The middle class guide to melodramatically wondering if you're going to survive the crisis

ARE you too affluent to be genuinely worried about energy costs, but want to join in the drama? Here middle class mum Charlotte Phelps explains how to pretend to worry.

Make a fuss about not putting the heating on

The news is full of people saying they won’t be putting the heating on this winter, so I’m going to do the same. Well, at least not until the end of September. And the underfloor heating in the bathrooms must stay on, of course. It’s a lifesaver.

Insist everyone wears extra layers

‘Heat the person, not the home!’ I’ll cry dramatically, before carting the whole family off to John Lewis to buy nice, thick cashmere sweaters. Ooh, maybe we’ll get matching ones. That would be a bit of a giggle on this year’s Christmas card.

Switch off lights

Will we be able to afford to keep the lights on this winter? Well, of course the ones in the house, we’ll leave those on willy-nilly. But I’ll do a sad Facebook post about how we’ve been forced to switch off the high-powered spotlight for the oak tree in the back garden. Though of course we’ll be getting out the illuminated life-size Santa Claus for the festive season.

Tape up the dishwasher

Heating water costs a fortune, and then it’s literally washed down the drain. All washing up this year will be done by hand, even after we’ve had 16 friends round for dinner and we’ve used new plates for all five courses. I must remember to tell our cleaner.

Shop somewhere cheaper

‘We can’t afford to buy all our food at the farmer’s market and the local organic heath food shop anymore,’ I’ll tell my friends weepily. ‘We’ve been forced to go back to Waitrose.’ They’ll think I’m terribly brave, and hopefully that bitch Francesca won’t go one better by deciding to slum it in Sainsbury’s.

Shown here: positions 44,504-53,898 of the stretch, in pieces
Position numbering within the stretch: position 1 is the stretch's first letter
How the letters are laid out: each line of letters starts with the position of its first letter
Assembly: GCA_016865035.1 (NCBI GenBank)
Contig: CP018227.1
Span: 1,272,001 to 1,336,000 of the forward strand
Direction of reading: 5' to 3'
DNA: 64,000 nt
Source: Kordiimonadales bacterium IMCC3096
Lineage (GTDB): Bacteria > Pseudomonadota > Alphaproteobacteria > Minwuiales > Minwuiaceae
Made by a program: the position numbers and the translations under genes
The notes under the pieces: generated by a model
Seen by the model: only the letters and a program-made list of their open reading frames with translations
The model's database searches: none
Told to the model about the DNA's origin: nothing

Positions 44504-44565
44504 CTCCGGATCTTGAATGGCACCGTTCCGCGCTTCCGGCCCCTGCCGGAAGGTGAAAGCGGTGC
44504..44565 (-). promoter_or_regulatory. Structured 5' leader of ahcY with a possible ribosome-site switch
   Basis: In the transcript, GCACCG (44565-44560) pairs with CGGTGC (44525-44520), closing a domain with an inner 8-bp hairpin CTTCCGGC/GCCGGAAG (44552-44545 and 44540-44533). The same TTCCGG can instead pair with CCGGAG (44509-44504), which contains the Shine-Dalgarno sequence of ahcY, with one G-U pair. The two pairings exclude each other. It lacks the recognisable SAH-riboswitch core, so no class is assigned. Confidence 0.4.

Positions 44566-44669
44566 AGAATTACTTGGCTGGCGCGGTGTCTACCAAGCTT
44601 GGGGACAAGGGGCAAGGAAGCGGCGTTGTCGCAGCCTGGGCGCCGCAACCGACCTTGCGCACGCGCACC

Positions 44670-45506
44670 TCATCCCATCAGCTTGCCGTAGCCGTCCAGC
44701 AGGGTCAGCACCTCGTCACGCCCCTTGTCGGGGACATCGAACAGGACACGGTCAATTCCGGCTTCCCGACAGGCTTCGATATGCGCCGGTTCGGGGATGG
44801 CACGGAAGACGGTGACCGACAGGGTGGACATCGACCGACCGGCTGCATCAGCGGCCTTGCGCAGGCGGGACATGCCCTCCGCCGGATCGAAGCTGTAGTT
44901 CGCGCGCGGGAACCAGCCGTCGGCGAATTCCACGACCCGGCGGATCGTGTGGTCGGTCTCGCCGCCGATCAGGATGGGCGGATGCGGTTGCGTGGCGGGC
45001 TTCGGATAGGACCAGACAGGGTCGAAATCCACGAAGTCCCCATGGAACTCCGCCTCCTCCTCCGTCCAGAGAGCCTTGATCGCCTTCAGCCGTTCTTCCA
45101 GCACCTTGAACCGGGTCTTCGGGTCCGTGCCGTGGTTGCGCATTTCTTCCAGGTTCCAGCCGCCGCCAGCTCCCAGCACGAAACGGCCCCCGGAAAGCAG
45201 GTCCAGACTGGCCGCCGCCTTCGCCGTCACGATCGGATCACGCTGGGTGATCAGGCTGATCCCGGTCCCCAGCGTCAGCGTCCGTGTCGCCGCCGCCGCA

Sign up now to get
The Daily Mash
free Headlines email – every weekday

Niche sports that got their 15 minutes of glory in Hollywood

THERE are only so many movies about boxing the public can endure. This is why Hollywood has resorted to making whole films about these niche sports.

Arm wrestling – Over The Top (1987)

A film seemingly created by a Hollywood executive throwing a dart at a board of A-list actors, and another dart at a board of random sports. There’s no other way to explain away a film where Sylvester Stallone plays a truck driver competing in the World Arm-Wrestling Championship. At least everyone was spared a film about bog snorkelling starring Arnold Schwarzenegger.

NASCAR – Days of Thunder (1990)

Although wildly popular among US rednecks, NASCAR is a niche sport in the UK. If Brits want to watch overpaid drivers endlessly race around dull tracks, they’ll stick on F1 and pretend to enjoy it. This blockbuster dud only has a 38 per cent rating on Rotten Tomatoes, so at least it’s more entertaining than watching Lewis Hamilton.

Ice hockey – The Mighty Ducks (1992)

Another popular North American sport that has a following of f**k all in the UK, which is odd because the ensuing violence would be well received. Audiences in this country were disappointed to find the film was about Emilio Estevez coaching a group of young hockey players, and not genetically enhanced ducks going on a rampage as its name suggests.

Bobsleigh – Cool Runnings (1993)

The cult classic beloved by every white undergraduate with dreadlocks, Cool Runnings tells the story of the Jamaican bobsleigh team who competed at the 1988 Calgary Winter Olympics. And just like the real Winter Olympics, this film is less entertaining than you remember it being and you’ll never sit through the whole thing.

Chess – The Queen’s Gambit (2020)

No, this Netflix series isn’t technically a film, but chess shouldn’t be recognised as a sport because you were never forced to change into your PE kit to play it. Only wildly popular because people had bugger all else to do due to Covid, The Queen’s Gambit made a whole generation try the game before saying ‘f**k this’ after five minutes of tedious play.

Baseball – Field of Dreams (1989)

Baseball is rounders for Americans who have not grown up and moved onto a proper adult sport like football or dog racing. This could be why Field of Dreams has failed to leave a lasting cultural impact in the UK, although Kevin Costner’s annoying-to-look-at face must surely shoulder some of the blame as well.